Official complaints about student behaviour escalated during the later three decades of Elizabeth’s reign. For instance, the Earl of Leicester (Chancellor of Oxford from 1564 to 1588) wrote to university Convocation in 1583, warning that Oxford students were gaining a reputation for ‘excesse in apparel’, and for ‘Haunting of the Towne, [so] that the streets are every daye and all day longe more full of Schollers than Townsmen’. At Cambridge, a similar phenomenon was observed. A royal injunction was issued in 1570 that forbade the establishment within the university precincts of schools of fencing, fighting and dancing, along with staging of cock-fights or bear-baiting. In places dominated by a university, town/gown separation often occurs axiomatically, but, during the 1570s and 80s the university authorities worked particularly hard to cement this division.
Truancy rates were often high: in the Cambridge University Audit Book of 1572-4 a Junior Proctor records payment of 3 shillings and fourpence made to one ‘Baxter’ for seeking out errant students: ‘Item to mr baxter going to gogmagog hils at ye tyme of playes to looke for schollers’. In 1575, John Whitgift, Vice-Chancellor of Cambridge wrote to Lord Burghley expressing concern about commercial entertainments creating ‘great occasion of moche disorder among ye youthe of ye uniuersitie and some danger in ye breache of peace’. Whitgift’s alarm was generally shared. Throughout these years, commercial entertainment outside the university walls is figured as riotous, infectious, and directly detrimental both to individual study and to civic order. Students were fined heavily for seeking extra-curricular diversion. Puritan anti-theatricalism was powerful at the Elizabethan universities, and as in contemporary London, the Puritan faction sought to emphasize moral degradation and misrule as the result of exposure to commercial entertainments, while lamenting the moral turpitude of the new student population. Many aspects of higher education still with us today began in the Renaissance – such as social mobility through academic training; concerns about employment post-graduation; independent and sometimes oppositional intellectual work – but while the modern campus with its cafés, concert venues and shops is a concertedly sociable space, the early modern university was more deliberately self-contained, college walls designed to keep academic inhabitants and sometimes visiting dignitaries in and all others firmly out.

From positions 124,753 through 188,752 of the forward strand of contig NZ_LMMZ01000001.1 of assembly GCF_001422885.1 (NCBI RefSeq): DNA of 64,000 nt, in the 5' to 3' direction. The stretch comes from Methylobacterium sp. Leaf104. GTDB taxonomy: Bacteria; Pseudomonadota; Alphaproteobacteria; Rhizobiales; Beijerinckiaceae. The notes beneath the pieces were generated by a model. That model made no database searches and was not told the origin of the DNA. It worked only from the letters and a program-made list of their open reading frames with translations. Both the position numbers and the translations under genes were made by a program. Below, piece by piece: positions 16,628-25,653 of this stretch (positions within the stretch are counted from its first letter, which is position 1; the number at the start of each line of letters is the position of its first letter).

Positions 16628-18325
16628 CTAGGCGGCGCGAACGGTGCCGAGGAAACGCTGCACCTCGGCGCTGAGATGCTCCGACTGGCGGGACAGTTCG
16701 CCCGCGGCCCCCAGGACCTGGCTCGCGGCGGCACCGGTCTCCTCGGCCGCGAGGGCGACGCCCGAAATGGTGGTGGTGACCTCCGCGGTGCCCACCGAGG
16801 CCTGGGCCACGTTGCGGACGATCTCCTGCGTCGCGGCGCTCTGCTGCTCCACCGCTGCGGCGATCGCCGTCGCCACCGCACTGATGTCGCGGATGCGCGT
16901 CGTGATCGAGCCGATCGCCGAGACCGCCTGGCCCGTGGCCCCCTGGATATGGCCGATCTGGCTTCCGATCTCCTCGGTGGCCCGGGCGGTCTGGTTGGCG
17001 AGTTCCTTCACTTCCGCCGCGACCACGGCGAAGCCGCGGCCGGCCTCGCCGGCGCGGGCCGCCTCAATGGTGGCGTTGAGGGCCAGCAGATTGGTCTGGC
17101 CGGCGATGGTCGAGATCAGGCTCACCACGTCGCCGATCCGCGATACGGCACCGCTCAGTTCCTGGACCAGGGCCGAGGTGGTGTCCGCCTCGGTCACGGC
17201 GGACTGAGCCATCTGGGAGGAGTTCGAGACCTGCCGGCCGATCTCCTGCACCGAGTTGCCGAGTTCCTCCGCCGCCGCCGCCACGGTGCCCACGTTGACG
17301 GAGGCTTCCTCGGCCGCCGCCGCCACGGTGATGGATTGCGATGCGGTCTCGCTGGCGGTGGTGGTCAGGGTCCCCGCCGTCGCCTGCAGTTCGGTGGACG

Dr Sarah Knight is Senior Lecturer in Shakespeare and Renaissance Literature in at the School of English at the University of Leicester.
Sarah Knight and Ben Parsons will speak on ‘School of Hard Knocks: Medieval and Renaissance Students Behaving Badly’ at Literary Leicester, 9 November 2012 (1-2pm, Peter Williams Lecture Theatre, Fielding Johnson South).